Britain's Financial Secretary to the Treasury David Gauke said in parliament this week that France had provided leaked information on accounts at the British bank "under very strict conditions".
In response, French Finance Minister Michel Sapin told newspaper Le Monde he "did not understand" Gauke's remarks.
"The HSBC data were sent to them in 2010 under our bilateral conventions," Sapin said in the interview, adding: "If the British tax authorities wanted to open a court case, they most certainly could. Then it's a matter of judicial cooperation."
France has had access to leaked HSBC client data since 2008, according to the International Consortium of Investigative Journalists (ICIJ), which coordinated the release of details.
HSBC has admitted failings in compliance and controls at its Swiss bank after the ICIJ organised the simultaneous publication of client names and details by several media outlets.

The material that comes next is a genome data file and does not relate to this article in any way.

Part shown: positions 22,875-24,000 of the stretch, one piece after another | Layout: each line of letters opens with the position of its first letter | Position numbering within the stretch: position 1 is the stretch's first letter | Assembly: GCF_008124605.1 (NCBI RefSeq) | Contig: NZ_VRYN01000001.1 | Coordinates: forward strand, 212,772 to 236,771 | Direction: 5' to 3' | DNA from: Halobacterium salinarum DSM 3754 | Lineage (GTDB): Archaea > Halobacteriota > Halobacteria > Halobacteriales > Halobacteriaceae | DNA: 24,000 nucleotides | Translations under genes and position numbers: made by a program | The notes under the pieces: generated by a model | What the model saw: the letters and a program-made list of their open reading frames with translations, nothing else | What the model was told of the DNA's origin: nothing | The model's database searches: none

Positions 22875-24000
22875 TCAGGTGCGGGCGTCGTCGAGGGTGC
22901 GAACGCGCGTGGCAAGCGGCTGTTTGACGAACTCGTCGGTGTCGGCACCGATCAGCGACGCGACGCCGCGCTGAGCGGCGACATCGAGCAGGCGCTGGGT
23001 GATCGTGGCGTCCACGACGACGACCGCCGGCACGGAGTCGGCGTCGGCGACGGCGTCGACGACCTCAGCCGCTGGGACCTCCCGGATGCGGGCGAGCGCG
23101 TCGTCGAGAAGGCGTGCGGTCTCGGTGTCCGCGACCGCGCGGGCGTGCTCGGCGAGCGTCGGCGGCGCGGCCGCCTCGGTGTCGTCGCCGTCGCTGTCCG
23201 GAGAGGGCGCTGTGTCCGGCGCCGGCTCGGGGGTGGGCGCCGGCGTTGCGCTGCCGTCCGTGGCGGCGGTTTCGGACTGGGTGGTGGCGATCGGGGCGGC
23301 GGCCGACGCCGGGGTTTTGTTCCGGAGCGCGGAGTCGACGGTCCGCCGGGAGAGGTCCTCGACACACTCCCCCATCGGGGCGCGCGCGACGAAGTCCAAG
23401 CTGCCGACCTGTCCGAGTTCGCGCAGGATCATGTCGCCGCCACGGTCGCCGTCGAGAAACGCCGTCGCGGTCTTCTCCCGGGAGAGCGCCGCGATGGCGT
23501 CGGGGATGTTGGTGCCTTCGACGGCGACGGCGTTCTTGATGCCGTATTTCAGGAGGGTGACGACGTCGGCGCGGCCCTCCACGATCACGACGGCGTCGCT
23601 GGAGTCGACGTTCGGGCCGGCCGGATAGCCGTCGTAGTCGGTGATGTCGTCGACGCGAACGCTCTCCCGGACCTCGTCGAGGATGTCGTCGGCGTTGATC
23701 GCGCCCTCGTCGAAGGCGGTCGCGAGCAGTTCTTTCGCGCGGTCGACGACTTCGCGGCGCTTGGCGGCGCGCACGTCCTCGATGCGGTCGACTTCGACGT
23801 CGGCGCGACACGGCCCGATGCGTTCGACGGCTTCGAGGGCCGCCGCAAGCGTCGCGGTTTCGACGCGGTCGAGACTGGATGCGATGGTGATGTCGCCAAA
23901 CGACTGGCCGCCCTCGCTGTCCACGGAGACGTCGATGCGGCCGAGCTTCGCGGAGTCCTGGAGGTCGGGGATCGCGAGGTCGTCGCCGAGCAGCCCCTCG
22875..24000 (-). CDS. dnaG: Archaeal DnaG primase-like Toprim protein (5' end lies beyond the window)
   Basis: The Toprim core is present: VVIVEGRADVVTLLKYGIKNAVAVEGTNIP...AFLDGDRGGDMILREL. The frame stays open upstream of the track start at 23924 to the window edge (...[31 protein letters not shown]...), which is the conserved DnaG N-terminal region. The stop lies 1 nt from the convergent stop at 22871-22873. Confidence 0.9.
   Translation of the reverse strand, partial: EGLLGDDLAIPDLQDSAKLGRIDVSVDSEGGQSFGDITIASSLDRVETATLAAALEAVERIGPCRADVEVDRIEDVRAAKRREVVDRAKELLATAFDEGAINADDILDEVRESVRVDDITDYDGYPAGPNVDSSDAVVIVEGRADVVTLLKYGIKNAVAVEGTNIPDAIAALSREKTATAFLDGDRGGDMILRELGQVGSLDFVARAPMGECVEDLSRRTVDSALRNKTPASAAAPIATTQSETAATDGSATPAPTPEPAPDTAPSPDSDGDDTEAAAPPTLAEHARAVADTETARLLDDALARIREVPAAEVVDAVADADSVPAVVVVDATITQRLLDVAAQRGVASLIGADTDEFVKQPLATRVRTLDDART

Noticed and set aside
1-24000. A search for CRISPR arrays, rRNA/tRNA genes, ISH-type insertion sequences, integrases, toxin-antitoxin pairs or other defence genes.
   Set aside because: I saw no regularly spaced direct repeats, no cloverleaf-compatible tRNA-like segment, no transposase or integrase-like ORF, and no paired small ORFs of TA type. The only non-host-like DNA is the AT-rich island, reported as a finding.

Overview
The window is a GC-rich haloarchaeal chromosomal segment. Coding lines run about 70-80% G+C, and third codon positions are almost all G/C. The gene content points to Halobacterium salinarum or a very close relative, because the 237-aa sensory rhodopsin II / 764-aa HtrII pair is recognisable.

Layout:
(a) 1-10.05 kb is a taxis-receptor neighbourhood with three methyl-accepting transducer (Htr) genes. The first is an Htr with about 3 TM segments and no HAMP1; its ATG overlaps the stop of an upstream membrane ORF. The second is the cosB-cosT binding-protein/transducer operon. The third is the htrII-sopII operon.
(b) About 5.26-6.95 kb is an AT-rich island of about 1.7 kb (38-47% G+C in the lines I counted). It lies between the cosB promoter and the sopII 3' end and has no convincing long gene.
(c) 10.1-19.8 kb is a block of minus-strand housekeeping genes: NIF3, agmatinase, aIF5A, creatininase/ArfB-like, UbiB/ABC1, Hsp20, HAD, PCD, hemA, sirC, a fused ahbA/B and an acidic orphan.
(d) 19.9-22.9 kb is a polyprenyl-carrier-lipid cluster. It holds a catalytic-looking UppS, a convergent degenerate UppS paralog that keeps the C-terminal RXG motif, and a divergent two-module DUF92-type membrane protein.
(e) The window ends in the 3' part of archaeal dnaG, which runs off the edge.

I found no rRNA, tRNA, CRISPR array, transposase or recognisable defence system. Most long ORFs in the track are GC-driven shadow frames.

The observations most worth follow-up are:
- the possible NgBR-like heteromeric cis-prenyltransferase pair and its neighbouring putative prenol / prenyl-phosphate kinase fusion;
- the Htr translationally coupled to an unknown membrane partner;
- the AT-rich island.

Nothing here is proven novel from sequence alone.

Gauke said British tax authorities were seeking information from the ICIJ as the data it had received from France was restricted in use.
"HMRC received the HSBC data under very strict conditions that limited the department's use of it to pursuing offshore tax evasion and prevented HMRC from sharing the data with other law enforcement authorities," he said in parliament on Monday.
"Under these restrictions, HMRC has not been able to seek prosecution for other potential offences such as money laundering," he added.
Gauke said the French had that same day confirmed they would help the British authorities to "exploit the data to the fullest".
(Reporting by Leigh Thomas, Additional reporting by Tom Bergin in London; Editing by Laurence Frost and Gareth Jones)